Home News Travel Kathmandu gear and a pre-flight Maccas: How to spot a traveling Kiwi

Kathmandu gear and a pre-flight Maccas: How to spot a traveling Kiwi

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Kathmandu gear and a pre-flight Maccas: How to spot a traveling Kiwi

For a people named after a flightless bird, Kiwis are renowned for their love of travel.

Name any destination in the world, no matter how far-flung, and you’re likely to encounter one of us there.

A UK travel company recently came up with a list of traits that gave away British travelers at the airportso we thought we’d share ours, too.

Here are 10 tell-tale signs you’re a Kiwi heading off overseas.

It's not hard to spot a Kiwi overseas.

Rudolph Cech

It’s not hard to spot a Kiwi overseas.

1. You’re wearing jandals and shorts

Our travels often have us traversing multiple timezones, so you can understand us wanting to be comfortable. And that means donning our national uniform of a t-shirt, shorts and jandals.

2. You have a suitcase full of Kathmandu gear

No need to worry that we’re underdressed for the weather – in our suitcase, we’ll have an arsenal of thermal wear, courtesy of Kathmandu. The Kiwi outdoor clothing brand is where every traveler and their mum goes to stock up ahead of an international adventure, whether it be climbing Mt Everest or going on a Contiki tour through Europe.

Jandals are considered as appropriate for travel as they are for the beach.

Christel Yardley/Stuff

Jandals are considered as appropriate for travel as they are for the beach.

3. Your carry-on is full of treats for your mates overseas

The world is full of homesick Kiwis, who are desperate to try Whittaker’s latest release.

4. You’re enjoying a pre-flight Maccas

Nothing signals the start of a holiday like a cheeseburger at some ungodly hour. At Auckland Airport, McDonald’s is pretty much the only restaurant open for 24/7 dining – and we’re not mad about it.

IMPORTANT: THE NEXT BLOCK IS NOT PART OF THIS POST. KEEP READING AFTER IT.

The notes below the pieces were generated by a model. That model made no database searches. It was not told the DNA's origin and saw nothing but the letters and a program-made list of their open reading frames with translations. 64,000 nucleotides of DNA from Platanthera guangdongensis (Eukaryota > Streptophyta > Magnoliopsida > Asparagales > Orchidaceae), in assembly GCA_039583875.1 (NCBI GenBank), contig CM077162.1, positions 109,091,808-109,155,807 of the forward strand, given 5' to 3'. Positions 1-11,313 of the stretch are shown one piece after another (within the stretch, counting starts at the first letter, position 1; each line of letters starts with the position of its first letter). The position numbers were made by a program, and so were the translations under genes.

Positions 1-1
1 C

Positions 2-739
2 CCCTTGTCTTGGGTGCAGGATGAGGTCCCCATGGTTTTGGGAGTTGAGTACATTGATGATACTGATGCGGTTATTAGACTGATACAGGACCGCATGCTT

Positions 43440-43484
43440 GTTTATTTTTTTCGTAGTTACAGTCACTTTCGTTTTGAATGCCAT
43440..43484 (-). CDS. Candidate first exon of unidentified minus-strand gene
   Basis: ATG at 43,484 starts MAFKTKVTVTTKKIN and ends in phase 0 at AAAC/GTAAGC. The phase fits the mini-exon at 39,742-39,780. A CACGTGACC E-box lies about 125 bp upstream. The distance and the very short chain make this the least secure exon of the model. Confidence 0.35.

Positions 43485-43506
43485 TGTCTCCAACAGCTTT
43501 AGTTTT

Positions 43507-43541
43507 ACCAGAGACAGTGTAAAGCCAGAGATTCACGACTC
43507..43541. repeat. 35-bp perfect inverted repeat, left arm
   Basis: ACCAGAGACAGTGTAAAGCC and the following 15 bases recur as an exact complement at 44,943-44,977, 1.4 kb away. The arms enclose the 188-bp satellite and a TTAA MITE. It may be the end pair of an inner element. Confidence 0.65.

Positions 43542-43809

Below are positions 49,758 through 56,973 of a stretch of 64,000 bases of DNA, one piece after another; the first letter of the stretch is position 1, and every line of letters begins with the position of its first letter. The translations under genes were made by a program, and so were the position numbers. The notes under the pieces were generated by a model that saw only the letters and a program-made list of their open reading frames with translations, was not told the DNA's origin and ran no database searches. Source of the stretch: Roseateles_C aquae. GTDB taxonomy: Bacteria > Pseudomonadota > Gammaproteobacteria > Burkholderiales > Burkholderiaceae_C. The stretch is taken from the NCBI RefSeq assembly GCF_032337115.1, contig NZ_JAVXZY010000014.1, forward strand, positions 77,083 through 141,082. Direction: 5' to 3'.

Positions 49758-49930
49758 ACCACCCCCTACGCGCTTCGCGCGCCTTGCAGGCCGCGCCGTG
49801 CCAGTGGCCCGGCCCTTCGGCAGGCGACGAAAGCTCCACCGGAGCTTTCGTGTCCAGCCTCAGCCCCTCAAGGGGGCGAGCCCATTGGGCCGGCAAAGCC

5. You’re impressed by how flash other airports are

Speaking of Auckland Airport, to get between terminals, we simply follow a green line painted on the footpath. So we get a little overwhelmed when we find ourselves in airports with high-speed transfer trains and other sophisticated amenities.

The iconic green line is the start (or end) of any great journey.

123RF

The iconic green line is the start (or end) of any great journey.

6. You’re rushing to make your connection

Our trips overseas often require multiple stops, which make for some nail-biting connections at airports. We’ll be the ones sprinting through the terminal (listen out for the sound of jandals slapping against the floor), trying desperately to make our next flight.

7. You’re sleeping on the floor

Sometimes we have the opposite problem, where our itinerary includes a 12-hour layover. Most of us are too stingy to cough up for an airport lounge or hotel, so you’ll find us having a wee sleep on the floor by the vending machines.

8. You’re presenting your passport with pride

It might not be as powerful as it used to be, but you can’t deny the New Zealand passport looks pretty special, with its black cover emblazoned with the silver fern. We like to flaunt it in the immigration queue, secretly hoping a fellow traveler will comment on it so we can say, “yep, I’m from New Zealand.”

It's a good-looking passport.

It’s a good-looking passport.

9. You’re overwhelmed by the heat

Coming from a country that hasn’t been particularly blessed by the weather gods, being taken back by any temperature over 25C is a trait we share with the Brits. Stepping off the plane in the likes of the Pacific Islands or the Middle East and being hit with that first blast of hot air, we can’t help but comment: “Oof, she’s a bit warm.”

10. You’re putting your own luggage in the boot of the taxi

We like to think we’re a pretty egalitarian bunch, and would hate to be accused of posh behavior like having someone assist us with our bags. Truth be told, we also want to avoid being stung with any extra charges – so don’t expect any generous tips from us either, sorry.

What have we missed? Let us know in the comments.

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